Part 1 of this article is here and part 2 is here.
Consider a single political-diplomatic start date for the idea of the Asian Century.
It is 1988 and Deng Xiaoping is meeting Rajiv Gandhi. China's leader tells India's Prime Minister: 'The 21st century can only be the Asian Century if India and China combine to make it so.'
It's a powerful vision. Yet Deng's proposition for how the Asian Century might work draws me to an opposing vision in Bill Emmott's book Rivals, which predicts a power struggle between China, India and Japan. Emmott quotes a senior official in India's Ministry of External Affairs: 'The thing you have to understand is that both of us – India and China – think that the future belongs to us. We can't both be right.'
The two quotes encapsulate the biggest question for the Asian Century: how much cooperation will be necessary to counterbalance the inevitable conflicts of interest and intention?
The India-China dynamic – a troubled history leaning against so much promise – is an excellent reference for pondering Canberra's effort to create a White Paper on Australia in the Asian Century. Note that the century will not merely centre on Asia, but will be Asian. Perhaps this means that decisions as well as the direction – the ownership as well as the onus – will be Asian. This is real if you-name-it-you-own-it stuff.
As an Asian Century unrolls through coming decades, there might well come a time when it is China and India that meet to make the big calls, as Deng prophesied. That is a new world for Australia as much as for everybody else in Asia. Such a thought explains why Australia is a recent convert to the term Asian Century; it has really only blossomed as a defining term for Canberra in the last two years.
By launching a White Paper process 12 months ago on Australia and the Asian Century, Julia Gillard supercharged the concept. Having knocked off the eminently Asia-literate Kevin Rudd, Gillard was reaching for her own Asian colours.
To add a bureaucratic perspective to the process, the fingerprints on the language shift all belong to Treasury, not to Foreign Affairs. It was Treasury that really started using the phrase Asian Century, putting it in the Treasurer's mouth in the budget speech last year and using it to predict internal changes for the Australian economy. And it is not some foreign affairs nerd but the former head of Treasury, Ken Henry, who is running the Asian Century inquiry.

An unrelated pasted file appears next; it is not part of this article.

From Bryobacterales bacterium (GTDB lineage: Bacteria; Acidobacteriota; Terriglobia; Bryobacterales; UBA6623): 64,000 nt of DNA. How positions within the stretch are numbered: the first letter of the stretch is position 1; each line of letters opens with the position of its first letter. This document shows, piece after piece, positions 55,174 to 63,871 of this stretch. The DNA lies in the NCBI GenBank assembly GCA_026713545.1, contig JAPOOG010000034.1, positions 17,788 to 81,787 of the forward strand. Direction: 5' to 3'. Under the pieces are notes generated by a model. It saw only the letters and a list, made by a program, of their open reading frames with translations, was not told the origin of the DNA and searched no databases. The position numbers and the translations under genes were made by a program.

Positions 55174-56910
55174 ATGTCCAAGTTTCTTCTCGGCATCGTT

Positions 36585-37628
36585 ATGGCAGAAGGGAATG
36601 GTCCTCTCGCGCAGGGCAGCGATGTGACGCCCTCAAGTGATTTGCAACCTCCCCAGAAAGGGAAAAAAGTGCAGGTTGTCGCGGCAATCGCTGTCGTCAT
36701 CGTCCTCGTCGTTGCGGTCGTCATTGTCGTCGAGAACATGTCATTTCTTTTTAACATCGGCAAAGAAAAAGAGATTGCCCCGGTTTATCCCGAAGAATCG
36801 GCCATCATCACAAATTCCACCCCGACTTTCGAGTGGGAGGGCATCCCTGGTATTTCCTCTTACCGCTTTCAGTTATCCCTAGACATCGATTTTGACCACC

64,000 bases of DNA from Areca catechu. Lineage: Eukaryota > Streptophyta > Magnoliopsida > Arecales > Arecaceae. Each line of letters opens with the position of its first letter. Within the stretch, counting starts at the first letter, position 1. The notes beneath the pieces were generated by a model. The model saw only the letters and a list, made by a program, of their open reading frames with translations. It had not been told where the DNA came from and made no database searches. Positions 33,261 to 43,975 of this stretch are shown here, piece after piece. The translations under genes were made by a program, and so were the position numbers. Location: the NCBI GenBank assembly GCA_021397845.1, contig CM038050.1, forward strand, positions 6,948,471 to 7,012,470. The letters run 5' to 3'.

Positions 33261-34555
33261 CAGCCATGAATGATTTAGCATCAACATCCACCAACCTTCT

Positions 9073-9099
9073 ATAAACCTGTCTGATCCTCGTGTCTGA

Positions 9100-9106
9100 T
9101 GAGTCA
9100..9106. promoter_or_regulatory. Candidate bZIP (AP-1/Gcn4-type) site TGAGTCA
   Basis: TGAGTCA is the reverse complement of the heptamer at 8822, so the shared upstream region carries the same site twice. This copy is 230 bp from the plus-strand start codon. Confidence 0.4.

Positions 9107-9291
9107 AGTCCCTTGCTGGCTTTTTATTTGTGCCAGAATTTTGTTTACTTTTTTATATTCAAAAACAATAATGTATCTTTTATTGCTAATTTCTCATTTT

This is not just inside Canberra tea-leaf stuff. When the White Paper was launched, this column argued that, if there was a real conceptual shift on display, it was Australia starting to abandon its firm attachment to the construct of the Asia Pacific. The country that invented APEC (well, co-invented it with Japan) was readjusting the settings.
Australia and Japan and plenty of others built the Asia Pacific model because it gave an explicit role to the US. It aligned Australia's strategic and economic interests.
To shift from the Asia Pacific Century to the Asian Century is to re-frame the power equation and the hierarchy. All this matters for politics and government, for bureaucracy and the chattering classes. It tells us something of Asia's impact on Canberra's perceptions; call it the power of economic gravity. To be precise, this tells us something about how China is messing with a lot of minds in Canberra, colouring the thinking even if the actions seem all to be directed at a more fervent embrace of the US alliance.
The use of Asian Century phraseology is one point where Australia is diverging from the US, even during the pivot moment. No Asian Century for the Americans. Both President Barack Obama and Secretary of State Hillary Clinton proclaim that we are in the Pacific Century, which builds naturally on the American century we have just emerged from.
As an example of the point, see Hillary's Hawaii speech last November, entitled America's Pacific Century. The thought was given its most emphatic expression by Obama's declaration in his speech to the Australian parliament: 'The United States is a Pacific power, and we are here to stay.' Obama's speech in Canberra was notable, though, for his repeated reference to the Asia Pacific; even for the Americans, the Pacific Century nomenclature might have to stretch a bit.
As the previous column noted, the Australian Defence Department lines up with Obama in its affection for the Asia Pacific as a descriptor that explicitly embraces the US.
The Defence Minister's Lowy speech last week gave plenty of play to the Asia Pacific. Indeed, Defence likes to spell it as Asia-Pacific. The hyphen is just one more example of a fundamental tenet of Australian policy: anchor the Americans in Asia. Stephen Smith encapsulated Defence's view of the Asian Century with this line: 'In this century, the Asia-Pacific and the Indian Ocean Rim, what some now refer to as the Indo-Pacific, will become the world's strategic centre of gravity.'
With Defence's new affection for the Indo-Pacific, we are nearly back with Deng Xiaoping in 1988. The one big change made to Deng's Asian Century perspective is to make it a three-way not a two-way partnership. In the Defence rendering, it will be the US along with China and India that define what the century becomes.
Photo by SXC user lusi.